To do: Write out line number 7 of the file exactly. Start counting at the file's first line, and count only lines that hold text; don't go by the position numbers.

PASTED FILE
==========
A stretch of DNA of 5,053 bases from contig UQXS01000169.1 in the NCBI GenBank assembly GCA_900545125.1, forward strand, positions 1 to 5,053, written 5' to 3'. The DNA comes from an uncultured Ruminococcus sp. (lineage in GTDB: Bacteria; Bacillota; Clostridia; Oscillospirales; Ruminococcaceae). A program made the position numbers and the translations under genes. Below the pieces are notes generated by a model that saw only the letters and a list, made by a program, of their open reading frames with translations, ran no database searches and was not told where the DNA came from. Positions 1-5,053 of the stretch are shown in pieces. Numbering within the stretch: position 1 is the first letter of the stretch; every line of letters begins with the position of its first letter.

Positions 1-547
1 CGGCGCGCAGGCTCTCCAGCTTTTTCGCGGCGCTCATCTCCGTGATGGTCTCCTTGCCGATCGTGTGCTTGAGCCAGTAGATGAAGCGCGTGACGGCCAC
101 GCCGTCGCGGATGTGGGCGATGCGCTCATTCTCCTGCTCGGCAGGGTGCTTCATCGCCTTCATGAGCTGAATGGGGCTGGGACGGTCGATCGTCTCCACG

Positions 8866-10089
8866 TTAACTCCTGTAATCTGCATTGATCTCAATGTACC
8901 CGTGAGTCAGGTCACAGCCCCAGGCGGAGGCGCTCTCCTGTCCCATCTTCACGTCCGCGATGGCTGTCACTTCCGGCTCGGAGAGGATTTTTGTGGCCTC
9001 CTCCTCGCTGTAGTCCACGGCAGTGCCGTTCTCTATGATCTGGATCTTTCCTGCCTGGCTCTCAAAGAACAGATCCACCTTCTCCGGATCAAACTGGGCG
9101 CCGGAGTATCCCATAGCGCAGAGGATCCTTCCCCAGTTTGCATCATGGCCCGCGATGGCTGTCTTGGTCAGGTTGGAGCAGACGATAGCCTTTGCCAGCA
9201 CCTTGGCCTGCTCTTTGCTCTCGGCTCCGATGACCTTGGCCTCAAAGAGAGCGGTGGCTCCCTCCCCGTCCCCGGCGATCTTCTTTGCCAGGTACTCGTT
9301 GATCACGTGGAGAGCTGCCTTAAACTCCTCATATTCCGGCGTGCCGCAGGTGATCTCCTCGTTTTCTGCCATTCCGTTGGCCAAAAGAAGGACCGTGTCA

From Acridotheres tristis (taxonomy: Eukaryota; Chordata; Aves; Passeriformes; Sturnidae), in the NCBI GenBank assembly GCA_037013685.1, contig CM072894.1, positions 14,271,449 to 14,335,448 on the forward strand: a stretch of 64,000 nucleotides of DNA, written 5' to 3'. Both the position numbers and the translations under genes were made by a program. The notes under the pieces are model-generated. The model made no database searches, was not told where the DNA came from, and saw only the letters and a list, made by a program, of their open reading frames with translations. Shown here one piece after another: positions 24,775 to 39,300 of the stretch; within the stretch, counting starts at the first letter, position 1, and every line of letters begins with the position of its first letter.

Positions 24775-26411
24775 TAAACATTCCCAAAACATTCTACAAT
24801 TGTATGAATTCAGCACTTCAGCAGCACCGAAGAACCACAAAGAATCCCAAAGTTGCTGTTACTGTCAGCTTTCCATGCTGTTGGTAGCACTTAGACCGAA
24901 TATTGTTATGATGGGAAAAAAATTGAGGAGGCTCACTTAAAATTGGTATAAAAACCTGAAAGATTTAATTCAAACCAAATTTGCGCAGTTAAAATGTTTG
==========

8901 CGTGAGTCAGGTCACAGCCCCAGGCGGAGGCGCTCTCCTGTCCCATCTTCACGTCCGCGATGGCTGTCACTTCCGGCTCGGAGAGGATTTTTGTGGCCTC